The pyramid has a base length of 215.5 m and rises up to a height of 136.4 metres The pyramid is made of limestone blocks weighing more than 2 tons each. The slope of the pyramid rises at a 53°10 angle, steeper than its neighbor, the Pyramid of Khufu, the pyramid sits on bedrock 10 m higher than Khufu’s pyramid, which makes it appear to be taller. The pyramid was opened and robbed during the First Intermediate Period. During the Eighteenth Dynasty, the overseer of construction took casing stone from it to build a temple in Heliopolis on Ramesses II’s orders. Arab historian Ibn Abd al-Salam recorded that the pyramid was opened in 1372 AD, on the wall of the burial chamber, there is an Arabic graffito that probably dates from the same time. It was first explored in modern times by Giovanni Belzoni on March 2,1818, when the entrance was found on the north side of the pyramid. Belzoni had hopes of finding an intact burial, the chamber was empty except for an open sarcophagus and its broken lid on the floor.
The first complete exploration was conducted by John Perring in 1837, in 1853, Auguste Mariette partially excavated Khafres valley temple, and, in 1858, while completing its clearance, he managed to discover a diorite statue. Like the Great Pyramid, a rock outcropping was used in the core, due to the slope of the plateau, the northwest corner was cut 10 m out of the rock subsoil and the southeast corner is built up. The pyramid is built of horizontal courses, the stones used at the bottom are very large, but as the pyramid rises, the stones become smaller, becoming only 50 cm thick at the apex. The courses are rough and irregular for the first half of its height, at the northwest corner of the pyramid, the bedrock was fashioned into steps. Casing stones cover the top third of the pyramid, but the pyramidion, the bottom course of casing stones was made out of pink granite but the remainder of the pyramid was cased in Tura Limestone. Close examination reveals that the edges of remaining casing stones are not completely straight.
One theory is that this is due to settling from seismic activity, an alternative theory postulates that the slope on the blocks was cut to shape before being placed due to the limited working space towards the top of the pyramid. Two entrances lead to the chamber, one that opens 11.54 m up the face of the pyramid. These passageways do not align with the centerline of the pyramid, the lower descending passageway is carved completely out of the bedrock, running horizontal, ascending to join the horizontal passage leading to the burial chamber. This would place the entrance to the lower descending passage within the masonry of the pyramid. While the bedrock is cut away farther from the pyramid on the side than on the west side, it is not clear that there is enough room on the plateau for the enclosure wall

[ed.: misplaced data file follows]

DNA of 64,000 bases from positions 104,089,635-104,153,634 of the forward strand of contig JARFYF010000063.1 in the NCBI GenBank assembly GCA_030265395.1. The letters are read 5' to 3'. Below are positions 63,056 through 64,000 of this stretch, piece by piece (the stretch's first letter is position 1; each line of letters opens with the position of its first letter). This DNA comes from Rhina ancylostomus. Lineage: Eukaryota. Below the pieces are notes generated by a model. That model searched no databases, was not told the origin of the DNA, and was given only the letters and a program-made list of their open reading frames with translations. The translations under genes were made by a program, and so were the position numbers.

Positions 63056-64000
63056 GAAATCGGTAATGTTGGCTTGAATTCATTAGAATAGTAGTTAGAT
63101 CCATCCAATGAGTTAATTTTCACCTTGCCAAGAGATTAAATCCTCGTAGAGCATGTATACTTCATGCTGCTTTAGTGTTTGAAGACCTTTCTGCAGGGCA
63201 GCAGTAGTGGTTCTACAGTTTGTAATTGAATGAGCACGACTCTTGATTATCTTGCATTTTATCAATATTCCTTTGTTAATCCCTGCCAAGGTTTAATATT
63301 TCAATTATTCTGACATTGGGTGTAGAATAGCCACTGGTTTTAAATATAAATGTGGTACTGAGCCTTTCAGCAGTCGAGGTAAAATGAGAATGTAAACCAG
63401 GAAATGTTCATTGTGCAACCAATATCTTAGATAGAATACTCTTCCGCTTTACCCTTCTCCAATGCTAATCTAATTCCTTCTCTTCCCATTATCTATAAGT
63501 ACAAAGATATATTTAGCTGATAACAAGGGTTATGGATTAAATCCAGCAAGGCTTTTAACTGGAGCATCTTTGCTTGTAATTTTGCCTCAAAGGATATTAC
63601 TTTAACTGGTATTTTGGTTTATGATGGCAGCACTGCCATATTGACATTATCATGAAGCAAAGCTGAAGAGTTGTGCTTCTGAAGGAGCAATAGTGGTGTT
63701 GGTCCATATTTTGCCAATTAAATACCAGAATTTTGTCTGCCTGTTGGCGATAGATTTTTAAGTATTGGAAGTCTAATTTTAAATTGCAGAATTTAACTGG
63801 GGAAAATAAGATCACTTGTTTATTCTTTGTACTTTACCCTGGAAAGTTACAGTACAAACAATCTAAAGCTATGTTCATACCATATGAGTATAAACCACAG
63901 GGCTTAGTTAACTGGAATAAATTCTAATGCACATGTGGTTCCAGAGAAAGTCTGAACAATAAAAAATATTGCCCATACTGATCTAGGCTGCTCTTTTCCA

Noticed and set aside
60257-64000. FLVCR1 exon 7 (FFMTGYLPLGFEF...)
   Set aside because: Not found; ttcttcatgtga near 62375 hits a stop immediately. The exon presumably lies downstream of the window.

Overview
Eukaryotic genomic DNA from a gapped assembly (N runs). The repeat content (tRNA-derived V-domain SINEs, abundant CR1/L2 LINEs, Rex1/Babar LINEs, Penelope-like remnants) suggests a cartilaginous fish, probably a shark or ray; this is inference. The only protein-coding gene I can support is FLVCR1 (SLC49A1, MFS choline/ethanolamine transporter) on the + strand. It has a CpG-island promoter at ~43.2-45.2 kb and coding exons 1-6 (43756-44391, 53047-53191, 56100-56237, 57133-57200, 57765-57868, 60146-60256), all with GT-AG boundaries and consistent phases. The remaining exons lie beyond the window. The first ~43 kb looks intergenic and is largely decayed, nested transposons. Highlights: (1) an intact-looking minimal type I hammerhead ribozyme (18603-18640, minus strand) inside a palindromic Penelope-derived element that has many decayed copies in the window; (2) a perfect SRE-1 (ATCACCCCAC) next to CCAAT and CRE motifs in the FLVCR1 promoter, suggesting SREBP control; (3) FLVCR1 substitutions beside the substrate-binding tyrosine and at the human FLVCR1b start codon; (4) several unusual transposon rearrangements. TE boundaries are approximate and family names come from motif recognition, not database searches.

Iran, known as Persia, officially the Islamic Republic of Iran, is a sovereign state in Western Asia. Comprising a land area of 1,648,195 km2, it is the second-largest country in the Middle East, with 82.8 million inhabitants, Iran is the worlds 17th-most-populous country. It is the country with both a Caspian Sea and an Indian Ocean coastline. The countrys central location in Eurasia and Western Asia, and its proximity to the Strait of Hormuz, Tehran is the countrys capital and largest city, as well as its leading economic and cultural center. Iran is the site of to one of the worlds oldest civilizations, the area was first unified by the Iranian Medes in 625 BC, who became the dominant cultural and political power in the region. The empire collapsed in 330 BC following the conquests of Alexander the Great, under the Sassanid Dynasty, Iran again became one of the leading powers in the world for the next four centuries. Beginning in 633 AD, Arabs conquered Iran and largely displaced the indigenous faiths of Manichaeism and Zoroastrianism by Islam, Iran became a major contributor to the Islamic Golden Age that followed, producing many influential scientists, scholars and thinkers.
During the 18th century, Iran reached its greatest territorial extent since the Sassanid Empire, through the late 18th and 19th centuries, a series of conflicts with Russia led to significant territorial losses and the erosion of sovereignty. Popular unrest culminated in the Persian Constitutional Revolution of 1906, which established a monarchy and the countrys first legislative body. Following a coup instigated by the U. K. Growing dissent against foreign influence and political repression led to the 1979 Revolution, Irans rich cultural legacy is reflected in part by its 21 UNESCO World Heritage Sites, the third-largest number in Asia and 11th-largest in the world. Iran is a member of the UN, ECO, NAM, OIC. Its political system is based on the 1979 Constitution which combines elements of a democracy with a theocracy governed by Islamic jurists under the concept of a Supreme Leadership. A multicultural country comprising numerous ethnic and linguistic groups, most inhabitants are Shia Muslims, the largest ethnic groups in Iran are the Persians, Azeris and Lurs.
Historically, Iran has been referred to as Persia by the West, due mainly to the writings of Greek historians who called Iran Persis, meaning land of the Persians. As the most extensive interactions the Ancient Greeks had with any outsider was with the Persians, Persis was originally referred to a region settled by Persians in the west shore of Lake Urmia, in the 9th century BC. The settlement was shifted to the end of the Zagros Mountains. In 1935, Reza Shah requested the international community to refer to the country by its native name, opposition to the name change led to the reversal of the decision, and Professor Ehsan Yarshater, editor of Encyclopædia Iranica, propagated a move to use Persia and Iran interchangeably